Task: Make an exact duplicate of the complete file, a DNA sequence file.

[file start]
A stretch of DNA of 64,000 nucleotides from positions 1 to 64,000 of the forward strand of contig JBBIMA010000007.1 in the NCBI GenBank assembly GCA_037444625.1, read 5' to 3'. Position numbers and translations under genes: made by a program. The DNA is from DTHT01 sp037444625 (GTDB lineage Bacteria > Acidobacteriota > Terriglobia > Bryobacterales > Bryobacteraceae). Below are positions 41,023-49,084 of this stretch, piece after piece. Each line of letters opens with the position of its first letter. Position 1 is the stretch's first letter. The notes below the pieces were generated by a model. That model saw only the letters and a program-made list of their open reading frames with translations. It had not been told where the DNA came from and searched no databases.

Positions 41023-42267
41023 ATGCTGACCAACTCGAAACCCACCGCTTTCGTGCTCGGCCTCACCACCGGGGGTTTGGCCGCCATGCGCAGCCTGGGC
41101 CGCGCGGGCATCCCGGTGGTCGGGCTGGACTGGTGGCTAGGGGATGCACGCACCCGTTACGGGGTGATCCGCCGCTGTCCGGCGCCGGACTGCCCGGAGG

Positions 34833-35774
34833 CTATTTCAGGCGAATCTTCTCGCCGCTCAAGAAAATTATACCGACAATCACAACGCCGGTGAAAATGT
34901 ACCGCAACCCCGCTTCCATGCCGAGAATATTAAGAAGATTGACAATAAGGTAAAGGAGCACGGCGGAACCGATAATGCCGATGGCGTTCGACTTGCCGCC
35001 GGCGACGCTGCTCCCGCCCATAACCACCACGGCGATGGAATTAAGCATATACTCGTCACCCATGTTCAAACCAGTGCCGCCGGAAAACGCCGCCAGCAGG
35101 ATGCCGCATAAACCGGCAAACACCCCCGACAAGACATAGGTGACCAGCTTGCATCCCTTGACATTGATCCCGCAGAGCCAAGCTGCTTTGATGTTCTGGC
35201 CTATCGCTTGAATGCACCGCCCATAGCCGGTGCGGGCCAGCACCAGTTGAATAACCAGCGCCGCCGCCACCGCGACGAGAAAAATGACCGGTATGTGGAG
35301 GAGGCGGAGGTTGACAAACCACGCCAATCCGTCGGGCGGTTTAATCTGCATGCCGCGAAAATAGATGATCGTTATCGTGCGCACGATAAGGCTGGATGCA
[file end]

A stretch of DNA of 64,000 nucleotides from positions 1 to 64,000 of the forward strand of contig JBBIMA010000007.1 in the NCBI GenBank assembly GCA_037444625.1, read 5' to 3'. Position numbers and translations under genes: made by a program. The DNA is from DTHT01 sp037444625 (GTDB lineage Bacteria > Acidobacteriota > Terriglobia > Bryobacterales > Bryobacteraceae). Below are positions 41,023-49,084 of this stretch, piece after piece. Each line of letters opens with the position of its first letter. Position 1 is the stretch's first letter. The notes below the pieces were generated by a model. That model saw only the letters and a program-made list of their open reading frames with translations. It had not been told where the DNA came from and searched no databases.

Positions 41023-42267
41023 ATGCTGACCAACTCGAAACCCACCGCTTTCGTGCTCGGCCTCACCACCGGGGGTTTGGCCGCCATGCGCAGCCTGGGC
41101 CGCGCGGGCATCCCGGTGGTCGGGCTGGACTGGTGGCTAGGGGATGCACGCACCCGTTACGGGGTGATCCGCCGCTGTCCGGCGCCGGACTGCCCGGAGG

Positions 34833-35774
34833 CTATTTCAGGCGAATCTTCTCGCCGCTCAAGAAAATTATACCGACAATCACAACGCCGGTGAAAATGT
34901 ACCGCAACCCCGCTTCCATGCCGAGAATATTAAGAAGATTGACAATAAGGTAAAGGAGCACGGCGGAACCGATAATGCCGATGGCGTTCGACTTGCCGCC
35001 GGCGACGCTGCTCCCGCCCATAACCACCACGGCGATGGAATTAAGCATATACTCGTCACCCATGTTCAAACCAGTGCCGCCGGAAAACGCCGCCAGCAGG
35101 ATGCCGCATAAACCGGCAAACACCCCCGACAAGACATAGGTGACCAGCTTGCATCCCTTGACATTGATCCCGCAGAGCCAAGCTGCTTTGATGTTCTGGC
35201 CTATCGCTTGAATGCACCGCCCATAGCCGGTGCGGGCCAGCACCAGTTGAATAACCAGCGCCGCCGCCACCGCGACGAGAAAAATGACCGGTATGTGGAG
35301 GAGGCGGAGGTTGACAAACCACGCCAATCCGTCGGGCGGTTTAATCTGCATGCCGCGAAAATAGATGATCGTTATCGTGCGCACGATAAGGCTGGATGCA